AISD: Another Overcrowding Conundrum

Brentwood Elementary parents upset over AISD proposal to bus 200 new students in from farther north

Austin has an overcrowding problem that, on the face of it, seems to have an easy solution. Wooldridge Elementary in North Austin has 946 students, significantly more than its capacity of 700. Brentwood Elementary, in North Central Austin, has only 413 students, well less than its 640-student capacity. So last week, the Austin Independent School District proposed moving 200 students to Brentwood and another 57 to T.A. Brown Elementary, also in North Central Austin. These aren't the closest schools, but Paul Turner, director of facilities for AISD, says they're the best options available. "We would like to move students into schools that are even closer to Wooldridge," says Turner. "But we are short on capacity in all the bordering schools. In fact, Wooldridge is expected to grow by another 200 next year."

The district is quickly discovering, however, that it's not so easy to just move students around on a map. Many Brentwood parents are taking the surprise announcement as a call to arms. They feel the influx of students could sabotage the school's many successful programs – it's been rated "recognized" by the Texas Education Agency – and they've instituted a media blitz to force AISD to revise its plans. Kenny Jones has a daughter at Brentwood, and this week he sent out a three-page letter to media outlets detailing why AISD's plan is ill-conceived. "Brentwood is under capacity, but the staff have used that to their advantage," says Jones. "The school has raised money to train the staff in special teaching methods. And it's really worked. So, what happens when new teachers come in that haven't received that training? I don't want to see those programs squashed by the new population."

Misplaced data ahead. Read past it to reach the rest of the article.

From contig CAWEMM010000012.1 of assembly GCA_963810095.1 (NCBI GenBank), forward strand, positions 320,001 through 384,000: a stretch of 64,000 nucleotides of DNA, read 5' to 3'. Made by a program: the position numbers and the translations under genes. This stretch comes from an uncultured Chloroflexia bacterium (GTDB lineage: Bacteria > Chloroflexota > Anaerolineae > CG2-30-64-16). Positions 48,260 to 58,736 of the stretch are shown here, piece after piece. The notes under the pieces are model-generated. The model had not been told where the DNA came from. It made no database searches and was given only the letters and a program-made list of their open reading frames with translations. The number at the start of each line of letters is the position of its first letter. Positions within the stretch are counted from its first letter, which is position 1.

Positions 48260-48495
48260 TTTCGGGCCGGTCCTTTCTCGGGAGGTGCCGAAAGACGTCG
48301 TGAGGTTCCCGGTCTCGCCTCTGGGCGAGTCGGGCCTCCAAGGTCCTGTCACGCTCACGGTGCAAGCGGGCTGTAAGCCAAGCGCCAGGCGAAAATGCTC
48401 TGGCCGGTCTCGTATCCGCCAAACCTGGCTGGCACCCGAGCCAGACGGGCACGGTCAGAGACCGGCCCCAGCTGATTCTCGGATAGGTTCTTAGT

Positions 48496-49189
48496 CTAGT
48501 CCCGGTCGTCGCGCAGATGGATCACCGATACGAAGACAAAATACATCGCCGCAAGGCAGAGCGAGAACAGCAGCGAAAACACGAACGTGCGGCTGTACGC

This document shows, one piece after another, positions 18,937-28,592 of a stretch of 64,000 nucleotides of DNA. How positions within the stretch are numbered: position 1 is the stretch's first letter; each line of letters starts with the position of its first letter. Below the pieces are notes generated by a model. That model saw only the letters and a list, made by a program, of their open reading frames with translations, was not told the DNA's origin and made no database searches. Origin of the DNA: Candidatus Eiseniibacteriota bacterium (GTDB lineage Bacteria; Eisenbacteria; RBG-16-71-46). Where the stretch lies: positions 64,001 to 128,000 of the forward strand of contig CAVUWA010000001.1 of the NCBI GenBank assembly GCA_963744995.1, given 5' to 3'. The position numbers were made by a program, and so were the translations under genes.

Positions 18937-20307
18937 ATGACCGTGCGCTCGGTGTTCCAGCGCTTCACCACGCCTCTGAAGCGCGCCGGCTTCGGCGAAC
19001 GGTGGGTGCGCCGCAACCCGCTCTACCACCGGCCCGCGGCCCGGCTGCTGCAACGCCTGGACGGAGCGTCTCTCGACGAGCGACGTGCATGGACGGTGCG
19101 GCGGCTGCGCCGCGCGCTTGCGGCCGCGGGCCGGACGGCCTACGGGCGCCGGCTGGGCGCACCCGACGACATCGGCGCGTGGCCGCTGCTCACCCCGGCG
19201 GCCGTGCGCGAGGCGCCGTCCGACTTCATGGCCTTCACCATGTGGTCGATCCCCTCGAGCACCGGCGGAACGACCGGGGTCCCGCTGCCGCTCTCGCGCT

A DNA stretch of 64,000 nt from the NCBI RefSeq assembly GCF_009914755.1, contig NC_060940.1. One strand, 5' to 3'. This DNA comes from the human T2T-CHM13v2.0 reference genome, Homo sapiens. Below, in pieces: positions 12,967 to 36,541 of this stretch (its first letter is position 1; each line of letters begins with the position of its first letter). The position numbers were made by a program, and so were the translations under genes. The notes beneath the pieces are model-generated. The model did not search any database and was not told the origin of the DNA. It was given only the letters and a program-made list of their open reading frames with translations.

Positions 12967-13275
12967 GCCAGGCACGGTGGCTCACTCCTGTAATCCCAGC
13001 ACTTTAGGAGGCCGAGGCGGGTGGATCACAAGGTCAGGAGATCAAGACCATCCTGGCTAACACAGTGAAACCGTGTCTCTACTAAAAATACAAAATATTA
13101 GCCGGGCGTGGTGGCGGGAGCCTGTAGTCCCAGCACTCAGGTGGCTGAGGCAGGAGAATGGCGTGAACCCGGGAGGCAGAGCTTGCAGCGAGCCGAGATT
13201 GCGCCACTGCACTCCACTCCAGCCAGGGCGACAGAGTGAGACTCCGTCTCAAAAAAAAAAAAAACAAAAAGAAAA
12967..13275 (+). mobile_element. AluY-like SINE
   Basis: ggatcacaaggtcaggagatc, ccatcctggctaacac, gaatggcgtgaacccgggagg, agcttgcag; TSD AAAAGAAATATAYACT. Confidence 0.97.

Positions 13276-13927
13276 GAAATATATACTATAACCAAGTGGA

AISD: Another Overcrowding Conundrum

AISD's Turner emphasizes that the plan is still just a proposal and says AISD will consider other proposals. "The Brentwood parents have very legitimate concerns," he says. "And we want to have the support of the Brentwood community. We need to look at the projections and figure out where we might have room. But, it really would be best to keep the students in the same geographic area." Turner added that eventually AISD will build another North Austin elementary school, but that doesn't solve the current capacity problem.

Some Brentwood parents do understand that Wooldridge is in a tight spot and that their school is likely to absorb some of those students. Jones hopes that the district could find a way to lessen the impact, perhaps by sending Brentwood fewer than 200 kids. If not, he'd like to see the district give the school additional money to smooth the transition. "If the district is going to surprise us with a change this big at this point in the year," Jones says, "I hope they can at least provide us with the resources to save Brentwood's winning culture."

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